Regardless of my lack of experience with Persian culture, the events of this Sunday evening transported me to a place I had never been before. This unexpected journey was the brainchild of Shahrzad Jalili and Hossein Dadkha, who are seeking to recapture one of old Iran’s most popular social scenes—the neighborhood café. This evening, the local restaurant Meditrina was transformed into an Iranian cultural relic—a place where people from the local community could meet, unwind with a cup of tea or coffee, and enjoy some Persian soul food. As a newcomer to Persian culture, being thrust into a dizzying array of music, dancing, and language, was a lot to take in.

Check out more photos from the event here!

Initially, I had a moment where the entitled American in me wanted to come out. I spent a few moments wondering why I wasn’t provided with an English translation of the Farsi menu, and why I wasn’t given some kind of access point into the Persian culture. It’s moments like these when it’s of the utmost importance to tell the entitled American within you to shut the hell up and let the cultural onslaught wash over you. Yes, it feels a bit odd to be on the outside of a tightly-knit social group—especially with a language barrier in place—but in a land where I enjoy so much white Mormon male privilege, it was honestly kind of refreshing.

The concept of the Dadkha’s pop-up restaurant was inspired by the city of Tehran circa 1960. Back then, as Hossein explained, cafés were much like pubs in England or the urban coffee shops of modern America. They were more than just places to stop in for a quick bite. They were vibrant community hubs where the Iranian people met and discussed everything from art and literature to politics and current events—and let’s not forget the karaoke machine. “It’s actually something that’s just starting to gain popularity in Iran,” Dadkha says. His mixture of the older cultural idea of community cafés and the modern idea of karaoke completely set the scene for the evening’s menu. And, let’s just get this out of the way right now—yes, I did butcher a rendition of “Hotel California” in an effort to bridge the cultural gap that exists between The Eagles and Viguen Derderian, the king of Persian pop. I scored a seventy-one out of a hundred.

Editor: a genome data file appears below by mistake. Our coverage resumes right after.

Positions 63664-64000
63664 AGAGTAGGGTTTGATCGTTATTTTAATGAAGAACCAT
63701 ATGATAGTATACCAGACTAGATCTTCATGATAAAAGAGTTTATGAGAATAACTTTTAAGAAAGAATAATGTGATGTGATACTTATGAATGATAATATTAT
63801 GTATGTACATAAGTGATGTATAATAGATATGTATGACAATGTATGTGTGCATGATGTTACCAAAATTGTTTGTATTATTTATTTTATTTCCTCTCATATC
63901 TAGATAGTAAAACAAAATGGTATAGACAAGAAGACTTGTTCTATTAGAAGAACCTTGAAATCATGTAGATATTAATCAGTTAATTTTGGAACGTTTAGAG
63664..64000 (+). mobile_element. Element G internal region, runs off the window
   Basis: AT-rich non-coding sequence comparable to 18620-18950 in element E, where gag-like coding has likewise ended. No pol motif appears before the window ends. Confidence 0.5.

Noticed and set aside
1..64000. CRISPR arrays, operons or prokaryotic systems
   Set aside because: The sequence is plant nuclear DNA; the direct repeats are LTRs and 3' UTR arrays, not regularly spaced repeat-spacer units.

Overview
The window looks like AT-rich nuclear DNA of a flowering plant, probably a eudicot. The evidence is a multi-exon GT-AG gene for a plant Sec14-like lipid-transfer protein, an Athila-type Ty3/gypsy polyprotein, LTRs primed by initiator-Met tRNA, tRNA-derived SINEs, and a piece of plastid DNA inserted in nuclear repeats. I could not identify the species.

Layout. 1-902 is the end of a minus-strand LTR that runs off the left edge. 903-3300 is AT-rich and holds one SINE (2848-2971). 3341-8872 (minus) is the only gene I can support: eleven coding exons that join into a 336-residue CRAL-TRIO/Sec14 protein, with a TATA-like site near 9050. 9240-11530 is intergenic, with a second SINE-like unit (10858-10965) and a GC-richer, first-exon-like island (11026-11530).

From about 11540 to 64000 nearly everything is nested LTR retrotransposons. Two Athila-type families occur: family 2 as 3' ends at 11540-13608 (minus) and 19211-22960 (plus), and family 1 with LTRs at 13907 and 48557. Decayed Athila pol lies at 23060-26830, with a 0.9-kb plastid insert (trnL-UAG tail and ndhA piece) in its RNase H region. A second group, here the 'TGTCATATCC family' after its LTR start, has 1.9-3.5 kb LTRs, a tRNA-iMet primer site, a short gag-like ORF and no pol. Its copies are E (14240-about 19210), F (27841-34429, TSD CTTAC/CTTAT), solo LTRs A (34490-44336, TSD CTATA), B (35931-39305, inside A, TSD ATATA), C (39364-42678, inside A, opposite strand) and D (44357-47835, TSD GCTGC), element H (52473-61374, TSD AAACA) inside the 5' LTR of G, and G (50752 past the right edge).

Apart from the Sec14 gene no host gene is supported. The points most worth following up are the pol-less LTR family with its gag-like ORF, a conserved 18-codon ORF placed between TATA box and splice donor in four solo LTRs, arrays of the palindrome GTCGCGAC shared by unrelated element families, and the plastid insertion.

While the karaoke session was winding down, we started to get our food. The first course was a light plate of lavash, herbs and feta cheese. It was a pleasant way to start a meal—the parsley and cilantro cleansed the palate, while the lavash and feta prepped the taste buds for the upcoming courses. The main course consisted of two sandwiches, chosen from the four varieties that they had prepared. I asked our waitress to bring me her two recommendations, and I’m glad she did—they were delicious. The first sandwich that I tried was filled with tomatoes, pickles and mayonnaise, along with a crispy-on-the-outside, savory-on-the-inside patty that had the flavor and texture of falafel. When I asked our host about this, he explained that it was actually called a kotlet, which is a mixture of ground beef and potatoes that is prepared in a similar manner as falafel. When I bit into the second sandwich, the familiar taste of potatoes, mayo and dill filled my mouth, causing me to wonder why I never thought to put Mom’s potato salad on a sandwich before. Sharzhad Jalili told me that this was a Russian-influenced dish called Olivieh Salad. It packs all the comfort of the potato salad that I, along with most of my fellow Utahans, were raised on—plus it’s mixed with chicken and spread on a baguette.

Shahrzad Jalili and Hossein Dadkha are currently prepping their next event, which hopefully contributes to the creation of a Persian restaurant here in Salt Lake.